The symptoms of my sexual assault cropped up in unexpected ways, years after the traumatic event. As I slowly came to terms with what happened to me, these symptoms began to interfere with my romantic relationships in a variety of ways, both subtle and overt. I tried to navigate these symptoms and the further I strived to avoid them, the further they popped up unexpectedly and uninvited. Over the years, I have discovered that there are several things that my partner and I can do to help ease my mind and work towards understanding the aftermath of my assault.
It's good for me to self-disclose about my mental illnesses earlier in relationships rather than later. You see, when I received my diagnosis of generalized anxiety disorder and began taking antidepressants in middle school, I felt my identity shift. Finally, I had a name and a treatment for the frustrating and complicated symptoms I had experienced since I could first walk and talk. For so long, my identity and mental health were inextricably intertwined, and they still are.
Sex serves many positive functions in a relationship, but you may choose abstinence during bipolar recovery anyway. Sex can bring people to a new level of intimacy, it can provide a physical stress release, or it can simply be about expressing a mutual sexual desire (What Is Healthy Sex?). In spite of these functions, sex can be damaging at times, particularly at various stages of bipolar disorder. Choosing abstinence during bipolar recovery can be a way to remove a trigger from your emotional life.
Some people are anxious when starting a new relationship during mental illness recovery. They may wonder when they will be healthy enough to consider a new romantic relationship or even a first date. But there can be behavioral clues that tell you when its healthy for you to start a new relationship during mental illness recovery. I have experienced some of these during my recovery from various depressive episodes.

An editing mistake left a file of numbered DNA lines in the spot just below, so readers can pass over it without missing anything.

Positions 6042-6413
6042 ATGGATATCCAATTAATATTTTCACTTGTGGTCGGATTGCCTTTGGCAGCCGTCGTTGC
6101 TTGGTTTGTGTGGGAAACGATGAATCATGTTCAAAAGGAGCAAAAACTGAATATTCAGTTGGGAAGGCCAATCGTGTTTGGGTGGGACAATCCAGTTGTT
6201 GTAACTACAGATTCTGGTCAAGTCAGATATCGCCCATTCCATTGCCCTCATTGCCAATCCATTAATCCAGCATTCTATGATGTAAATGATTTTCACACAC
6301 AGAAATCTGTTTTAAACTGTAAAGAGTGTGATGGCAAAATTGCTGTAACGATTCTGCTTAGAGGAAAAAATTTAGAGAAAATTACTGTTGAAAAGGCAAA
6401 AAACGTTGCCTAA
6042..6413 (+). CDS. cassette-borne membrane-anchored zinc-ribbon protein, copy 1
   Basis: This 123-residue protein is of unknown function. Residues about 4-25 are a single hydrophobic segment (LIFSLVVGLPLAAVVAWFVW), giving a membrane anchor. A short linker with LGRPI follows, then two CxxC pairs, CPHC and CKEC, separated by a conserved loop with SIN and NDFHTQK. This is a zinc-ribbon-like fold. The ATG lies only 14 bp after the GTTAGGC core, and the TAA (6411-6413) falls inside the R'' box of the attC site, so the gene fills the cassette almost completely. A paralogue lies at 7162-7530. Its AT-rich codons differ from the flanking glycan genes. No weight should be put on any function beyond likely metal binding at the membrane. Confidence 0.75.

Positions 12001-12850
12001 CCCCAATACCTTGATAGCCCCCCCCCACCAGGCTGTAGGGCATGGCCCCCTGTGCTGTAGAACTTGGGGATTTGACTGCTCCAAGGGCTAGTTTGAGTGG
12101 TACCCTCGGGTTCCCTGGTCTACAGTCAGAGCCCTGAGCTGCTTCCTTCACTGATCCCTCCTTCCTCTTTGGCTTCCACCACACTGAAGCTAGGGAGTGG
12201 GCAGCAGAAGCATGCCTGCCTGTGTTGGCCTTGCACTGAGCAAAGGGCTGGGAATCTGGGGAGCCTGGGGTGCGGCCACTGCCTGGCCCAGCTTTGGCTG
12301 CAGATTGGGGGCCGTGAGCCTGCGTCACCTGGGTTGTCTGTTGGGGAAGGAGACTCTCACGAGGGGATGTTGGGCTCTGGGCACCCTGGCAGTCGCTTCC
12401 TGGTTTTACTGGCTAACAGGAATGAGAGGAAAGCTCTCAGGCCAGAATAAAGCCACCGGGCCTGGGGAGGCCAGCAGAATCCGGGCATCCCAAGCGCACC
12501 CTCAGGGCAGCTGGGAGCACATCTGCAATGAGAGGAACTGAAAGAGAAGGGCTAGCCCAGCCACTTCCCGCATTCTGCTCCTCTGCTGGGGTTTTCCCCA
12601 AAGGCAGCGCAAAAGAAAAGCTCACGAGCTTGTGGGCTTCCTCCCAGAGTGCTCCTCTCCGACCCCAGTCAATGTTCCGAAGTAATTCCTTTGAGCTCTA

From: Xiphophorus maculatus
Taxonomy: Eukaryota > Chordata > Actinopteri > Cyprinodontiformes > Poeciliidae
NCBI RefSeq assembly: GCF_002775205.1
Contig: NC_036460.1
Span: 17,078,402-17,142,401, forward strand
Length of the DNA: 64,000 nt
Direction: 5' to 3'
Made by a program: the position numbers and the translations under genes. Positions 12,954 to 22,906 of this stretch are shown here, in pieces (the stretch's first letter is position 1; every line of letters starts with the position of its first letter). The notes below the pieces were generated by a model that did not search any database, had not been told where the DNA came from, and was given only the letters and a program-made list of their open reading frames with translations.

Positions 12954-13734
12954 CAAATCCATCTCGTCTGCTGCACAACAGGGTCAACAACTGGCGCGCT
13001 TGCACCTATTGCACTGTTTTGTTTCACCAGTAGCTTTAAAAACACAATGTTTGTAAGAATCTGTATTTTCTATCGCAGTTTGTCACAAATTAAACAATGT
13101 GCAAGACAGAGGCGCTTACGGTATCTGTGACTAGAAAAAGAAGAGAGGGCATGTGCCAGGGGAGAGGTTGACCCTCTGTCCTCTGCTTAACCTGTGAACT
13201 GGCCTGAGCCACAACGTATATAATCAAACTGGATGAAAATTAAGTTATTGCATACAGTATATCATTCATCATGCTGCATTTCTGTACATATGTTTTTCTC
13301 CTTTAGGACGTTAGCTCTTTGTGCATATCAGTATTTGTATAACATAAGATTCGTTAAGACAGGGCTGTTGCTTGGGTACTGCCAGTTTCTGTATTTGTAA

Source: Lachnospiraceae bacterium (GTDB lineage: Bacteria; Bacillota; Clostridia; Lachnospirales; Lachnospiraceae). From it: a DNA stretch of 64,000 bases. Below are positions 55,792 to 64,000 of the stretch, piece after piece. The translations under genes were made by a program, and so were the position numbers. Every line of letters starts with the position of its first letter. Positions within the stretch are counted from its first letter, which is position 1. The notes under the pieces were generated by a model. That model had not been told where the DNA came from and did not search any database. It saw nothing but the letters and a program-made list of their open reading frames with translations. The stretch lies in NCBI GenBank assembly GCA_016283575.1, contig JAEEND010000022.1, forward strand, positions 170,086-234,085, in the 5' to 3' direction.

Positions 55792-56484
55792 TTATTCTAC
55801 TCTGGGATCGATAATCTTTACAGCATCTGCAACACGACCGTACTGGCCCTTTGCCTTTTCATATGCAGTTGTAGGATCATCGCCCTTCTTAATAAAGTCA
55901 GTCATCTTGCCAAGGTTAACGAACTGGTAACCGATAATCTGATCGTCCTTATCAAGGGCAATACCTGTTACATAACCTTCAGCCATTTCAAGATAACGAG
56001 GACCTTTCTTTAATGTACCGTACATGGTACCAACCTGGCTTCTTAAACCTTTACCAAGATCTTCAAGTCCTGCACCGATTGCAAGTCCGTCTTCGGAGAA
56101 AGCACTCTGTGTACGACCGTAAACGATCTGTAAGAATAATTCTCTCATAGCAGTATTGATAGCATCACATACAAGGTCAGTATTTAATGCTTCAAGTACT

In my last video post, Emotion Regulation and Dating with Bipolar Disorder, I talked about what I thought was a burgeoning relationship or something with Erik. Well, that something has become a nothing and I'm crushed. Not because I was in love with him or anything, but because in spite of my new-found emotional health I ended up where I've generally been: alone.
Many people aren't good at relationships, particularly at the beginning. What might be a time of excitement and optimism for the average person can turn to anxiety and depression for someone with bipolar. In this blog post, I compare the feelings I experience during the beginning of a relationship - in this case, with Erik, a new love interest - with the mood fluctuations of bipolar disorder.
Everyone has a story about a couple they know who've argued openly on Facebook. Or the person who was ostracized by their followers on Twitter. Online social networks can bring out the worst in public behavior for some people, spurred on by anonymity and groupthink. The average person might be plagued by the public nature of social networks. However, when you have a mental illness, particularly one with a component of anxiety, tools like Twitter and Facebook can become breeding grounds for obsessive behavior.
On Monday, I told my psychiatrist that I wanted to start dating again. Since I said it aloud, it must be true or at least close enough to my conscious mind for it to spill out of my mouth. Though I've had a few bad dates, I haven't had a relationship since before my bipolar diagnosis. So brimming with self-awareness off I go back onto the market...but what am I looking for?
My last boyfriend had no clue that I suffered from depression. Some people may find that difficult to believe, but it's actually very easy to mask your feelings and symptoms. In my case, it was very easy to choose a partner from whom I could hide the truth and, therefore, to prevent myself from having a healthy and successful relationship.